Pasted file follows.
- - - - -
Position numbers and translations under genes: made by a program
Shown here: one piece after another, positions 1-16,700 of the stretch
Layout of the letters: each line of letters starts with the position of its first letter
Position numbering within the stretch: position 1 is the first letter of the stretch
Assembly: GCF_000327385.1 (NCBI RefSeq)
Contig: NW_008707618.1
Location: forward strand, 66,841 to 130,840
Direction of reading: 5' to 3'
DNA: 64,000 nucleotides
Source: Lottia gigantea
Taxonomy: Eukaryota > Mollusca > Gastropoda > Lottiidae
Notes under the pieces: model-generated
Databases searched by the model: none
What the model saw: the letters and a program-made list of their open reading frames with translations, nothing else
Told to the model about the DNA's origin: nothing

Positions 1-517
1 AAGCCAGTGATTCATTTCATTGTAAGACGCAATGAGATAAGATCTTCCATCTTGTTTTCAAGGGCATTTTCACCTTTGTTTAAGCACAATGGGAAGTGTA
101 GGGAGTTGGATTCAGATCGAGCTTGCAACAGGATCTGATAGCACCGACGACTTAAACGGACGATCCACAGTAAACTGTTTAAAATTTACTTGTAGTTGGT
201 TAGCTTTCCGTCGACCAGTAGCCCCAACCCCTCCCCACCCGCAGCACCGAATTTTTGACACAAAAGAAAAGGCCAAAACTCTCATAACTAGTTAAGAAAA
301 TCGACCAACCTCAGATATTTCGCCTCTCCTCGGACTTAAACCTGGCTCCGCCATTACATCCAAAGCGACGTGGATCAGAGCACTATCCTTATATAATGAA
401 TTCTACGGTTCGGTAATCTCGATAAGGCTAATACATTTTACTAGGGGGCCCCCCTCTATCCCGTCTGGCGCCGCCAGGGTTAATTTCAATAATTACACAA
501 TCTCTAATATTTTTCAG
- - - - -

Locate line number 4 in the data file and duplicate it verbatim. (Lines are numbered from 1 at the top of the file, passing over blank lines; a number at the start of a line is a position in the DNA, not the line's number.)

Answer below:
Position numbering within the stretch: position 1 is the first letter of the stretch